22:51 GMT11 April 2021
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    The newly released Ruptly footage of the Iraqi city of Mosul shows the devastation left by the US aerial campaign in the city. Speaking to Radio Sputnik, Thomas G. Weiss, distinguished scholar of international relations and global governance with special expertise in the politics of the United Nations, commented on the situation in Iraq.

    Sputnik: Can you tell us about the mainstream media's approach to the coverage of the devastation in Mosul. Has it been adequate?

    Thomas G. Weiss: The coverage of many issues these days is inadequate, there are simply too many being covered and this is a minimal problem in the view of the most American citizens who are now preoccupied with the chaos of the Trump administration including, perhaps, a government shutdown tomorrow evening. So Mosul, it's important, obviously, to people in Mosul, it's important to those of us who study war and peace but it is not a priority in the media.

    Sputnik: From your point of view what exactly is the situation in Mosul and how severe is the damage? It is Iraq's second largest city. We know that numerous civilians have been killed and injured and the city has been pretty much destroyed. The Iraqi government said it would take a hundred billion dollars to get the city just to function.

    Thomas G. Weiss: That's right, and there is nothing like that on the table, I mean, the new aid announced was a couple of hundred million dollars, not "billion" dollars and it does not strike me that this is necessarily the moment to try to invest in reconstruction in the country and in the city still pretty much at war.

    Destroyed buildings from previous clashes are seen in Mosul, Iraq January 28, 2018. Picture taken January 28, 2018
    © REUTERS / Khalid Al-Mousily
    Destroyed buildings from previous clashes are seen in Mosul, Iraq January 28, 2018. Picture taken January 28, 2018

    Sputnik: The question is how much of that money actually gets to the designated recipients.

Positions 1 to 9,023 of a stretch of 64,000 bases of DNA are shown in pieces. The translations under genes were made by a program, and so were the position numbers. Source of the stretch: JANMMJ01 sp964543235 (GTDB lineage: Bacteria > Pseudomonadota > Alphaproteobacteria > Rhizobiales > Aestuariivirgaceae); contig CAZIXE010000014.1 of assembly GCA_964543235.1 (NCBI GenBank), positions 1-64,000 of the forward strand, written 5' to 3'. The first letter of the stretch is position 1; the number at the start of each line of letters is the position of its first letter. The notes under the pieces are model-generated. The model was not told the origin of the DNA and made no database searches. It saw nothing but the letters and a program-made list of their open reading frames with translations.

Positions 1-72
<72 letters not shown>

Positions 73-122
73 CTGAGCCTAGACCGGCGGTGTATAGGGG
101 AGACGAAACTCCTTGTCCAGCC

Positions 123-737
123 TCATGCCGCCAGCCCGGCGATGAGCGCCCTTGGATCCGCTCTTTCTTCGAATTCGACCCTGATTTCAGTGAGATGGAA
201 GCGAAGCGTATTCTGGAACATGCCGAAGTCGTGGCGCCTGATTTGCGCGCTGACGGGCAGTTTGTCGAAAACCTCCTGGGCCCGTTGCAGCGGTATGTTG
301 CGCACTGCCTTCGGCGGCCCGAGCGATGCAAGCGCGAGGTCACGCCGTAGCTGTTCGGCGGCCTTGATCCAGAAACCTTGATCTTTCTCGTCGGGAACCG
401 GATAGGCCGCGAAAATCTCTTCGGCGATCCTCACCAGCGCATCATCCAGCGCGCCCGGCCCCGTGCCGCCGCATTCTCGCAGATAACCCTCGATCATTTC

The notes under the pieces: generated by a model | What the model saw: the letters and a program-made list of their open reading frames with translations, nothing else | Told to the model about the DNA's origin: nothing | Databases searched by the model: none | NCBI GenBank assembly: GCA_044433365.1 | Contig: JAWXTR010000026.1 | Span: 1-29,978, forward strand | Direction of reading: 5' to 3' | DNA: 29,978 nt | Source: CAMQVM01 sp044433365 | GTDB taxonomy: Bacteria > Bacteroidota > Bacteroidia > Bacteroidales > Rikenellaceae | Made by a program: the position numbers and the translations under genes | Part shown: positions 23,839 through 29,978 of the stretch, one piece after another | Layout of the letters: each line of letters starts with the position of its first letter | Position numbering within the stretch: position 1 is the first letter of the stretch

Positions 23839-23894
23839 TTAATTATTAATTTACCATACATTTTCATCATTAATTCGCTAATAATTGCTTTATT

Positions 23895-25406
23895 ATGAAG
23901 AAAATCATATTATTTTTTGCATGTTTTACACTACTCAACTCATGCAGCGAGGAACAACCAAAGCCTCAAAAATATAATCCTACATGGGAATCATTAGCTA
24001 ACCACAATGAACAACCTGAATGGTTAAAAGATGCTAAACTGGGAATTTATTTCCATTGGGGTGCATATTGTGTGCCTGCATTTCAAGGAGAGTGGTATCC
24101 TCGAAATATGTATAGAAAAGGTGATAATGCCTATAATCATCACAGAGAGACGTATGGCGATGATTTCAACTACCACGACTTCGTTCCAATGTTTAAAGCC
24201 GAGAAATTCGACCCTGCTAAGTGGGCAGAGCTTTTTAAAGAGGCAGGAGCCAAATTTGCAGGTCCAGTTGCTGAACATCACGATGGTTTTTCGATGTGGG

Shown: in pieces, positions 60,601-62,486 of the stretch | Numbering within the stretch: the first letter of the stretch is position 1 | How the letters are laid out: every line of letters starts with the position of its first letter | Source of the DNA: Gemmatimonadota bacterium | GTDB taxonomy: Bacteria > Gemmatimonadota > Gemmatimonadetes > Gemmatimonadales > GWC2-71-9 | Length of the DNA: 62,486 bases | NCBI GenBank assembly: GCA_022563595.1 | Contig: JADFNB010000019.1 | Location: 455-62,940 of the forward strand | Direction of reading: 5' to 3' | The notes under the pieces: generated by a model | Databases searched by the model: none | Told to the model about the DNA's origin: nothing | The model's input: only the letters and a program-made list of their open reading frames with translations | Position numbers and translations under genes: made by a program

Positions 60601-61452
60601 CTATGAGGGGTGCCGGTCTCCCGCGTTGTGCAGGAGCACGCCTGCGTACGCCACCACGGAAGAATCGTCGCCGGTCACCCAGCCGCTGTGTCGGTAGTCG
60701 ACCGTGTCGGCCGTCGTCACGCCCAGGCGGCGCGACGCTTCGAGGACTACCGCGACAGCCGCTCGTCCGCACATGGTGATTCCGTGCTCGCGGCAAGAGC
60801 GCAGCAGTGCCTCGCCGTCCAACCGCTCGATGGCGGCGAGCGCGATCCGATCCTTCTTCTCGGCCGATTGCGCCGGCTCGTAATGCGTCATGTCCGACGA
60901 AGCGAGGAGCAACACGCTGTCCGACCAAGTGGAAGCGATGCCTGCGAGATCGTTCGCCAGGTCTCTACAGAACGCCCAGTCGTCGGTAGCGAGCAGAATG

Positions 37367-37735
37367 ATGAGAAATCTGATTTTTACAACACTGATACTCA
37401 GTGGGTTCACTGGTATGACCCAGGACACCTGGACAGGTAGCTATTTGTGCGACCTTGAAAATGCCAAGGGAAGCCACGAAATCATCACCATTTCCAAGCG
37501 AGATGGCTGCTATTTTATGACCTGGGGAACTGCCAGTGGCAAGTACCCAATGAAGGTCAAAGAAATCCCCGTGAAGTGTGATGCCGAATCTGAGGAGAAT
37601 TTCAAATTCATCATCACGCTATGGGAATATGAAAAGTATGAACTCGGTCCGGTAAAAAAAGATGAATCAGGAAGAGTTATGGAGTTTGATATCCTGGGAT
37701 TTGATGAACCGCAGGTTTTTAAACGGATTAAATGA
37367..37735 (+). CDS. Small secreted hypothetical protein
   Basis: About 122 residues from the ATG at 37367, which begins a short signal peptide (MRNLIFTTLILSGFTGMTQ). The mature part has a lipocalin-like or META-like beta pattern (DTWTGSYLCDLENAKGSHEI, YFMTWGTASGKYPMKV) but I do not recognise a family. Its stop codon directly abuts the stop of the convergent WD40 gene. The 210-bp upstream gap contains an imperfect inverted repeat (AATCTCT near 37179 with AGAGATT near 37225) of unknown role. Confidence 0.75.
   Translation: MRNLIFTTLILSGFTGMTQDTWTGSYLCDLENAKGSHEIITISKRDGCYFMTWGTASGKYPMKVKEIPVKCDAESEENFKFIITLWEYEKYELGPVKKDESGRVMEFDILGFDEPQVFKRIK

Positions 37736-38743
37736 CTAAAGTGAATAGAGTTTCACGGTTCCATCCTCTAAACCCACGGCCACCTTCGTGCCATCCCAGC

Thomas G. Weiss: Yes, anyone who works in a war-torn societies whether it is a humanitarian aid worker, subsequently post-conflict reconstruction worker, development worker is aware of the kinds of parallel markets, shall we say, whether this is in Iraq or Syria, the waste, the taxation they have access [to] and the kinds of low- and high-level corruption are endemic, this is nothing new anywhere.

    READ MORE: US Aimed to Destroy Rather Than Liberate Iraq's Mosul

    Sputnik: Can you comment on the role of the US-led coalition in the current situation in Mosul? How successful was the strategy of the US-led coalition in Iraq?

    Thomas G. Weiss: In looking at the numbers and looking at the territory controlled etc., one would have to say that the coalition's — more or less the United States' — strategy has been modestly successful and taming the beast but the beast has now spread elsewhere, so this is certainly not over despite the president's depiction of it having been a victory — we've heard lots about slam-dunks in the area. This rarely is the case and it's certainly not the case in Mosul.

    Since 1998 Thomas G. Weiss has been Presidential Professor at The Graduate Center, CUNY (The City University of New York), and is Director Emeritus of the Ralph Bunche Institute for International Studies.

    The views and opinions expressed by Thomas G. Weiss are those of the speaker and do not necessarily reflect those of Sputnik.

    The views and opinions expressed in the article do not necessarily reflect those of Sputnik.


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    destruction, humanitarian crisis, invasion of Iraq, Iraqi war, Daesh, Donald Trump, Iraq, US, Mosul, Middle East
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